Composition and Antimicrobial Activity of the Essential Oil of a Wild Kiwi
A medicinal wild kiwi in China, Actinidia valvata Dunn, has been well known for its activities against leprosy and cancers. The compositions and the antimicrobial activity of its leaf oil were reported for the first time. The oil obtained by hydrodistillation and analyzed by GC and GC-MS, was characterized by the high content of monoterpenes. Linalool (48.14%) is the major component identified, followed by 1,2-dimethyl-lindoline (7.94%), linolenic acid methylester (6.57%) and (E)-phytol (5.29%). The antimicrobial activity of the oil was evaluated against four bacterial and three fungal species. The results showed that it exhibited a mild antibacterial activity against two Gram-positive bacteria (Staphylococcus aureus and Bacillus subtilis), a significant activity against Gram-negative bacteria (Escherichia coli), and no activity on Pseudomonas aeruginosa. The test fungi were more sensitive to the oil, with a MIC range of 0.78~1.56 μL/mL than bacteria in the range which were significantly higher from 0.78 to 25.50 μL/mL.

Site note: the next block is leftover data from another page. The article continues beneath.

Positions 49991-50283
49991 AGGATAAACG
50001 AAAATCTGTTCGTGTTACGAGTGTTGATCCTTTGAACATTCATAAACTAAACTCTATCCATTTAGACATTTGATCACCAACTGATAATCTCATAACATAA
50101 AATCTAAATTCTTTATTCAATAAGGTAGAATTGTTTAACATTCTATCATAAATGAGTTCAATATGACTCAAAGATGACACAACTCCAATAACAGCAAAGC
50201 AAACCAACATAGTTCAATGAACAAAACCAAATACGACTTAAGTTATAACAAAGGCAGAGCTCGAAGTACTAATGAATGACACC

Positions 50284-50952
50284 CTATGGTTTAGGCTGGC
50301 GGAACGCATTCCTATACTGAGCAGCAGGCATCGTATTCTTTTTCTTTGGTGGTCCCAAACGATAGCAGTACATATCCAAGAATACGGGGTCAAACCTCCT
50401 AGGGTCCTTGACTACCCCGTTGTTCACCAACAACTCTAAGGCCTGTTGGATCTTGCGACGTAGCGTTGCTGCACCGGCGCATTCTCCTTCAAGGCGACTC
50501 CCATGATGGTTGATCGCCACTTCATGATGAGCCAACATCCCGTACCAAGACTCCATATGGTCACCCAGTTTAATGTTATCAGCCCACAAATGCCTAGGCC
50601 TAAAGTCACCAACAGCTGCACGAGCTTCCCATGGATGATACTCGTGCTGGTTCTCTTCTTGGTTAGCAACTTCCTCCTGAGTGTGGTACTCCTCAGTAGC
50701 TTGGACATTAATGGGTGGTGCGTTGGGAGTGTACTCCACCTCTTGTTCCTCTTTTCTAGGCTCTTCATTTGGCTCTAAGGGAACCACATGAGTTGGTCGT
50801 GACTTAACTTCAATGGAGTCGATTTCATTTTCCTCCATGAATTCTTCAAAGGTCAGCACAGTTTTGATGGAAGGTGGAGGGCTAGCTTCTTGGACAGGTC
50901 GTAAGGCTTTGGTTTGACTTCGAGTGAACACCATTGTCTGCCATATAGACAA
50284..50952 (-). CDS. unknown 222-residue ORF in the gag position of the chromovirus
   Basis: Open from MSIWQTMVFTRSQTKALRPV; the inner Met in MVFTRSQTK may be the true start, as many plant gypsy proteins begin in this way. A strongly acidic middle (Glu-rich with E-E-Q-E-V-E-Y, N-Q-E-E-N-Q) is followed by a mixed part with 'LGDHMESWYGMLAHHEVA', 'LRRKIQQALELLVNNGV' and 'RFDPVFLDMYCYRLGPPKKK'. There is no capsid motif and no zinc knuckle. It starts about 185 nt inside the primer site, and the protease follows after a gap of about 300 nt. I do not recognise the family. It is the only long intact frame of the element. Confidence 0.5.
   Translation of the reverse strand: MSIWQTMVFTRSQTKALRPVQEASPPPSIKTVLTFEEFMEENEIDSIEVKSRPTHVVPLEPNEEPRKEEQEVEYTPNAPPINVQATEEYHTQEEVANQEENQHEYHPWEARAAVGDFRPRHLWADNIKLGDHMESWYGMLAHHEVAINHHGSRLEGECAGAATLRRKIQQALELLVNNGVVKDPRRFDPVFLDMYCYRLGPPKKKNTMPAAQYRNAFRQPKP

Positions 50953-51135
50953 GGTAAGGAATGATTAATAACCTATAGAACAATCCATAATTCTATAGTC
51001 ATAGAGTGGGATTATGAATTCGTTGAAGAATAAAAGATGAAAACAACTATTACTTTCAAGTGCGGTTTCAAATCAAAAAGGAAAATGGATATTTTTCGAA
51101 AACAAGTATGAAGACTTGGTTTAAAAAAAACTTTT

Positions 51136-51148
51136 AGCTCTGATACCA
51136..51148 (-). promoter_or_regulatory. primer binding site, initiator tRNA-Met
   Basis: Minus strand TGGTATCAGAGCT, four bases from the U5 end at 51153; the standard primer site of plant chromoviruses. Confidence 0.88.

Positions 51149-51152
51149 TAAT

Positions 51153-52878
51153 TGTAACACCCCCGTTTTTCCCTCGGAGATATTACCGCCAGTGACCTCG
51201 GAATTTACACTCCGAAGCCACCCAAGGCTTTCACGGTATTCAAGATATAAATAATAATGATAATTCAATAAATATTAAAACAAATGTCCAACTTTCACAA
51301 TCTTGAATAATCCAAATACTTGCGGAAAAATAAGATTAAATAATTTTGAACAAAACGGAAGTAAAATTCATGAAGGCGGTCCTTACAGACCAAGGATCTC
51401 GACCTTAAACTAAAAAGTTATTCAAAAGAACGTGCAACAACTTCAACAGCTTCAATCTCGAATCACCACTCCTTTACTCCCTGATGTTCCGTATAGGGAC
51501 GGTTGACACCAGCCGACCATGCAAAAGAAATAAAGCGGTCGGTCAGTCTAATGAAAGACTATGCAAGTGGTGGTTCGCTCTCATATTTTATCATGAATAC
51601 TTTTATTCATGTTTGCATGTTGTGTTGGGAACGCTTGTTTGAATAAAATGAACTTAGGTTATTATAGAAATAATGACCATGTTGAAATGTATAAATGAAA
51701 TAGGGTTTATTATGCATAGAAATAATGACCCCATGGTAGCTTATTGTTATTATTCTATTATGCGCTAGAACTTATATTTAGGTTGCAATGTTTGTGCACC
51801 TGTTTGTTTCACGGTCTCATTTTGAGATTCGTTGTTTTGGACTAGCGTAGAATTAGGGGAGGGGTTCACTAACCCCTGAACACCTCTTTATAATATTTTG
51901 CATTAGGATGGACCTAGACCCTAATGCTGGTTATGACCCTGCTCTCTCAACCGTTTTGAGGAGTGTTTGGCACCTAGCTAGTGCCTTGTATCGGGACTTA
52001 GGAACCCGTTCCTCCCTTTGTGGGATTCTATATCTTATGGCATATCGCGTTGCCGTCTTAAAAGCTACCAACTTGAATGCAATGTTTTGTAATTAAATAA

Helen Zhang and David Jin
Y. Lu and H. Chen, "Composition and Antimicrobial Activity of the Essential Oil of a Wild Kiwi", Advanced Materials Research, Vol. 322, pp. 160-163, 2011